Oat milk
Energy, kJ (kcal) 620 (149) 330 (80) 160 (39) 500 (120)
Protein (g) 7.69 6.95 1.55 3
Fat (g) 7.93 3.91 2.88 5
Saturated fat (g) 4.55 0.5 0 0.5
Carbohydrate (g) 11.71 4.23 1.52 16
Fiber (g) 0 1.2 0 2
Sugars (g) 12.32 1 0 7
Calcium (mg)[a] 276 301 516 350
Potassium (mg) 322 292 176 390
Sodium (mg) 105 90 186 140
Vitamin B12 (µg) 1.10 2.70 0 1.2
Vitamin A (IU)[a][b] 395 503 372 267
Vitamin D (IU)[a][c] 124 119 110 144
Cholesterol (mg) 24 0 0 0
  1. ^ a b c Commonly added to plant milks, which do not naturally contain significant levels of the nutrient. Added to all three plant milks presented in this table.
  2. ^ Vitamin A fortification is only required for skimmed milk in the US.
  3. ^ Vitamin D fortification for dairy milk is mandatory in the US.

Packaging and commerce[edit]

To improve competition, plant milks are typically packaged in containers similar to those of dairy milks.[1][26][27] Advertising for plant milks may contrast the intensive farming effort to produce dairy milk with the relative ease of harvesting vegan sources, such as oats, rice or soybeans.[3][28]

In the United States, plant milk sales grew steadily by 61% over the period 2012 to 2018.[29] Among plant milks, almond (64% market share), soy (13% market share), and coconut (12% market share) were category leaders in the United States during 2018.[29] Oat milk sales increased by 250% in Canada during 2019,[30] and its growing consumption in the United States and United Kingdom led to production shortages from unprecedented consumer demand.[31][32] In 2020, one major coffee retailer – Starbucks – added oat milk, coconut milk, and almond milk beverages to its menus in the United States and Canada.[33] During 2020, oat milk sales in the United States increased to $213 million, becoming the second most consumed plant milk after almond milk ($1.5 billion in 2020 sales).[34]

Labeling and terminology[edit]

Plants milks may be labeled to highlight their nutrient contents, or with terms reflecting their composition or absence of ingredients, such as "dairy-free", "gluten-free" or "GMO-free".[3]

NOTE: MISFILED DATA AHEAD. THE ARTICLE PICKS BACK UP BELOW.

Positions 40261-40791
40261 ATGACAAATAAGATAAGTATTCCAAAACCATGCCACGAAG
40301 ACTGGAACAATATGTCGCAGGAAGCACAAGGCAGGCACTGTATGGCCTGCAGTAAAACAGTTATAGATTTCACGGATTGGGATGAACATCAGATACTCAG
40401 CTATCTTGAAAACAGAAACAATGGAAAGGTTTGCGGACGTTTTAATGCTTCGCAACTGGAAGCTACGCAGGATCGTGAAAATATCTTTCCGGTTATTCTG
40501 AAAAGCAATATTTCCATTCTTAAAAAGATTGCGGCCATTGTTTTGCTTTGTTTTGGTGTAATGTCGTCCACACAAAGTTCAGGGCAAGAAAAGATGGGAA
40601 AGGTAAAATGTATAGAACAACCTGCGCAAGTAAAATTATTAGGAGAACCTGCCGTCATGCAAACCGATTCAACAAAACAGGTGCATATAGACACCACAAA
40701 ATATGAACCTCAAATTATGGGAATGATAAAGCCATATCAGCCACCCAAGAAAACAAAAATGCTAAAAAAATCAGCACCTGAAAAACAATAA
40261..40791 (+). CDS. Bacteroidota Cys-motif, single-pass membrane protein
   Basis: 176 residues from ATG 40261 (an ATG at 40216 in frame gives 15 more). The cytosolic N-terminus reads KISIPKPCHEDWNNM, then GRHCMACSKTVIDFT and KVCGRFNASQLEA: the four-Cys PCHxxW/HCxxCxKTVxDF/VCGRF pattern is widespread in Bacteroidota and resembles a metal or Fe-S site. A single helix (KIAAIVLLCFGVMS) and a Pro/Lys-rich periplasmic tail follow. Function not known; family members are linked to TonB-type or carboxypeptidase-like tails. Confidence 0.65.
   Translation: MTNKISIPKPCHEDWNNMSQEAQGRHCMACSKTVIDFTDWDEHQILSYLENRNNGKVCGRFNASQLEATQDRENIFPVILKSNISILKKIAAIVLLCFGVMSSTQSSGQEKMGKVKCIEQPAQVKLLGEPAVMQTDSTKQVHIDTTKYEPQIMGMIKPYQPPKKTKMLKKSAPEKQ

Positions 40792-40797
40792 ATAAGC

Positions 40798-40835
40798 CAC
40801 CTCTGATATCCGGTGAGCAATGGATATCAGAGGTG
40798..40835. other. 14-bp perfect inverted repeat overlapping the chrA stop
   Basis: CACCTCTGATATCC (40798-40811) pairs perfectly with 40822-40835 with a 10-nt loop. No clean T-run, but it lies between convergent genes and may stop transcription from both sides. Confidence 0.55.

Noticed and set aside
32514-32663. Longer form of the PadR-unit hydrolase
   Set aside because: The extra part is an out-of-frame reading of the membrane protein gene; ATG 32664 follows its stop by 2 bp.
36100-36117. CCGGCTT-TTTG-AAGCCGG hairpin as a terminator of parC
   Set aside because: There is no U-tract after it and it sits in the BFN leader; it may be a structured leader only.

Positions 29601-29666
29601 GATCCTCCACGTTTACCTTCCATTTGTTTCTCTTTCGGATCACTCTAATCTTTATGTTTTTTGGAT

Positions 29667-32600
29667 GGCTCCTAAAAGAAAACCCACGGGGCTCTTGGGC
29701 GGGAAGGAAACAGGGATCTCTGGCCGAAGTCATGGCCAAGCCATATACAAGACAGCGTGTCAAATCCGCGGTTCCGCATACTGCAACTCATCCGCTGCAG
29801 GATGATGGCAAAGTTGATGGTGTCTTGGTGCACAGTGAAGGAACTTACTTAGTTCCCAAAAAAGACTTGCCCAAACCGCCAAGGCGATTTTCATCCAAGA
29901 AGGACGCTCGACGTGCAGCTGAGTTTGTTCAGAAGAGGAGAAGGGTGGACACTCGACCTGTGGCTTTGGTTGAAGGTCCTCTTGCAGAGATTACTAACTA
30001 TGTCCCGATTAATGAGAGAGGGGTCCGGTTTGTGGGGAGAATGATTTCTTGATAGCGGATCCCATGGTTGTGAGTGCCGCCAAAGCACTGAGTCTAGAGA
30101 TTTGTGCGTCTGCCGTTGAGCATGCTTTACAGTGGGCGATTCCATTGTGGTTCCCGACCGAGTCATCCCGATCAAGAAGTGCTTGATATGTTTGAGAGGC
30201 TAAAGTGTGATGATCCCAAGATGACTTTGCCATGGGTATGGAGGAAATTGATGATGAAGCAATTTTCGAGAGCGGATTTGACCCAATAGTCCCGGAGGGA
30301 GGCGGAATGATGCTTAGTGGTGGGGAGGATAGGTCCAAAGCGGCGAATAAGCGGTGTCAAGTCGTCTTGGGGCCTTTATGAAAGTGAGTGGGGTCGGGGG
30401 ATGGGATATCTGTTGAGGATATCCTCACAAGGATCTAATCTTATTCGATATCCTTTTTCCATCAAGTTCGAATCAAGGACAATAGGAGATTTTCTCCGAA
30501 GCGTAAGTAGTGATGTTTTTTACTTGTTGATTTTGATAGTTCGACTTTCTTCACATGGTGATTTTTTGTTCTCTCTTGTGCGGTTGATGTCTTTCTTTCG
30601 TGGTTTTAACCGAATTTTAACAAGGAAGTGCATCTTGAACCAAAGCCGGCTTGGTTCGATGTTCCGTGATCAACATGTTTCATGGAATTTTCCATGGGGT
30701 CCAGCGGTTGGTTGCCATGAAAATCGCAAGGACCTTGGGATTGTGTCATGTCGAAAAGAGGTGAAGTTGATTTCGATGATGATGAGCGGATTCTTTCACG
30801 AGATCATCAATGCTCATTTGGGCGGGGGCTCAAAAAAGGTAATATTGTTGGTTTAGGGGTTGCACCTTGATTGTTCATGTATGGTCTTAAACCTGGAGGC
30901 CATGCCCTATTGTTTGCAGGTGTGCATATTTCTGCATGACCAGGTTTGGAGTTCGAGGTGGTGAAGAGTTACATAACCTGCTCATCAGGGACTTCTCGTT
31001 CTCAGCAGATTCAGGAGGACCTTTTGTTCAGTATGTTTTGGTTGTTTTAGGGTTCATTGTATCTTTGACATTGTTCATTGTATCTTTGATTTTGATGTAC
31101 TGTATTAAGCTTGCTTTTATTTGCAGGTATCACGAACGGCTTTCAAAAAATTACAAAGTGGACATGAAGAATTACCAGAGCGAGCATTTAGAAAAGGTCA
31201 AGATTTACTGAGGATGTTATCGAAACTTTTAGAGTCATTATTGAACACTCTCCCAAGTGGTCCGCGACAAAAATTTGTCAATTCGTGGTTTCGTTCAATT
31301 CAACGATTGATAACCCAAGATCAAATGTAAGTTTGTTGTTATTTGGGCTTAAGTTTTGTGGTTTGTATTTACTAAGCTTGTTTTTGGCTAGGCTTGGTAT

Traditionally a variety of non-dairy products have been described with the word milk, including the traditional digestive remedies milk of magnesia[35] and milk of bismuth.[36] Latex, the complex inedible emulsion that exudes from the stems of certain plants, is generally described as milky and is often sold as "rubber milk" because of its white appearance. The word latex itself is deducted from the Spanish word for milk.[37]

In December 2013, European Union regulations stated that the terms "milk", "butter", "cheese", "cream" and "yoghurt" can only be used to market and advertise products derived from animal milk, with a small number of exceptions including coconut milk, peanut butter and ice cream.[38] In 2017, the Landgericht Trier (Trier regional court), Germany, asked the Court of Justice of the European Union, to clarify European food-labeling law (Case C-422/16),[39] with the court stating that plant-based products cannot be marketed as milk, cream, butter, cheese or yoghurt within the European Union because these are reserved for animal products; exceptions to this do not include tofu and soy. In the United Kingdom, strict standards are applied to food labeling for terms such as milk, cheese, cream, yogurt, which are protected to describe dairy products and may not be misused to describe non-dairy produce.[40]

In the United States, the dairy industry petitioned the FDA to ban the use of terms like "milk", "cheese", "cream" and "butter" on plant-based analogues (except for peanut butter).[41] FDA commissioner, Scott Gottlieb, stated on July 17, 2018 that the term "milk" is used imprecisely in the labeling of non-dairy beverages, such as soy milk, oat milk and almond milk: "An almond doesn't lactate", he said.[1] In 2019, the US National Milk Producers Federation petitioned the FDA to restrict labeling of plant-based milks, claiming they should be described as "imitation".[42] In response, the Plant-Based Foods Association stated the word "imitation" was disparaging, and there was no evidence that consumers were misled or confused about plant-based milks.[42] A 2018 survey by the International Food Information Council Foundation found that consumers in the United States do not typically confuse plant-based analogues with animal milk or dairy products.[41][43] Labeling regulations for plant-based products with names such as "milk" or "yoghurt" were under review, as of 2018.[44]

See also[edit]


  1. ^ a b c Benjamin Kemper (15 August 2018). "Nut Milks Are Milk, Says Almost Every Culture Across the Globe". The Smithsonian. Retrieved 20 March 2019.
  2. ^ a b c d e Sethi, Swati; Tyagi, S. K.; Anurag, Rahul K. (2 September 2016). "Plant-based milk alternatives an emerging segment of functional beverages: a review". Journal of Food Science and Technology. 53 (9): 3408–3423. doi:10.1007/s13197-016-2328-3. ISSN 0022-1155. PMC 5069255. PMID 27777447.
  3. ^ a b c d e f g h i Oliver Franklin-Wallis (29 January 2019). "White gold: the unstoppable rise of alternative milks". The Guardian. Retrieved 20 March 2019.
  4. ^ "Dairy names for soya and tofu face new ban". 14 June 2017. Retrieved 8 June 2019.
  5. ^ a b "Milk: Origin and meaning of milk". Online Etymology Dictionary, Douglas Harper. Retrieved 4 November 2018.
  6. ^ Donna Berry (6 December 2018). "State of the industry: Dairy". Food Business News. Retrieved 20 March 2019.
  7. ^ Kamila, Avery Yale (8 November 2020). "Americans have been enjoying nut milk and nut butter for at least 4 centuries". Portland Press Herald. Retrieved 6 January 2021.